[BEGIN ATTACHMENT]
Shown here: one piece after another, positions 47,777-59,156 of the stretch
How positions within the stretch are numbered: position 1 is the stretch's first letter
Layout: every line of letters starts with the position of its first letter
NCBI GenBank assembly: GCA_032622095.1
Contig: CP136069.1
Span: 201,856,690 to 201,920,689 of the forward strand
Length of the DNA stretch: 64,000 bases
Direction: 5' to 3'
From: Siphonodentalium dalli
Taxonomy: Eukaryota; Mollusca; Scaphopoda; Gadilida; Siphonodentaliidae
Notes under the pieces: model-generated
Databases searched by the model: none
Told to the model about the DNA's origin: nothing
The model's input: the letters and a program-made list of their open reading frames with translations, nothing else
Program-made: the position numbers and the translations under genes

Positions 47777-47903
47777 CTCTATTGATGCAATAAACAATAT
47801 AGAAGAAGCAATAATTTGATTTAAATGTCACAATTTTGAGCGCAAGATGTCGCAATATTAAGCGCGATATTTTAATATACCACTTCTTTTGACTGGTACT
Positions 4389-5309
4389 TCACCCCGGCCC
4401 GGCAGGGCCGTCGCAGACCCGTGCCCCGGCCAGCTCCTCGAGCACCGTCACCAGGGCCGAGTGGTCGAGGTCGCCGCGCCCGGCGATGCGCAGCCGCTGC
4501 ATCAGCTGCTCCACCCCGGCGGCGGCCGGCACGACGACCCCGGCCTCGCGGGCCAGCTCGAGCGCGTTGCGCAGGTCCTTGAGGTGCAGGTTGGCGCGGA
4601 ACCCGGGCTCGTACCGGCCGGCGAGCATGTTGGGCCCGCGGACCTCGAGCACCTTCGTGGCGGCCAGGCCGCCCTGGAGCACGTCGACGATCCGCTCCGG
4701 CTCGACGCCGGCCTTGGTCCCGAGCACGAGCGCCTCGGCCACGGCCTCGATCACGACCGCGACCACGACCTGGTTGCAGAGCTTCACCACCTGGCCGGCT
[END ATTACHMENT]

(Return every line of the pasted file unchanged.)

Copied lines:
Shown here: one piece after another, positions 47,777-59,156 of the stretch
How positions within the stretch are numbered: position 1 is the stretch's first letter
Layout: every line of letters starts with the position of its first letter
NCBI GenBank assembly: GCA_032622095.1
Contig: CP136069.1
Span: 201,856,690 to 201,920,689 of the forward strand
Length of the DNA stretch: 64,000 bases
Direction: 5' to 3'
From: Siphonodentalium dalli
Taxonomy: Eukaryota; Mollusca; Scaphopoda; Gadilida; Siphonodentaliidae
Notes under the pieces: model-generated
Databases searched by the model: none
Told to the model about the DNA's origin: nothing
The model's input: the letters and a program-made list of their open reading frames with translations, nothing else
Program-made: the position numbers and the translations under genes

Positions 47777-47903
47777 CTCTATTGATGCAATAAACAATAT
47801 AGAAGAAGCAATAATTTGATTTAAATGTCACAATTTTGAGCGCAAGATGTCGCAATATTAAGCGCGATATTTTAATATACCACTTCTTTTGACTGGTACT
Positions 4389-5309
4389 TCACCCCGGCCC
4401 GGCAGGGCCGTCGCAGACCCGTGCCCCGGCCAGCTCCTCGAGCACCGTCACCAGGGCCGAGTGGTCGAGGTCGCCGCGCCCGGCGATGCGCAGCCGCTGC
4501 ATCAGCTGCTCCACCCCGGCGGCGGCCGGCACGACGACCCCGGCCTCGCGGGCCAGCTCGAGCGCGTTGCGCAGGTCCTTGAGGTGCAGGTTGGCGCGGA
4601 ACCCGGGCTCGTACCGGCCGGCGAGCATGTTGGGCCCGCGGACCTCGAGCACCTTCGTGGCGGCCAGGCCGCCCTGGAGCACGTCGACGATCCGCTCCGG
4701 CTCGACGCCGGCCTTGGTCCCGAGCACGAGCGCCTCGGCCACGGCCTCGATCACGACCGCGACCACGACCTGGTTGCAGAGCTTCACCACCTGGCCGGCT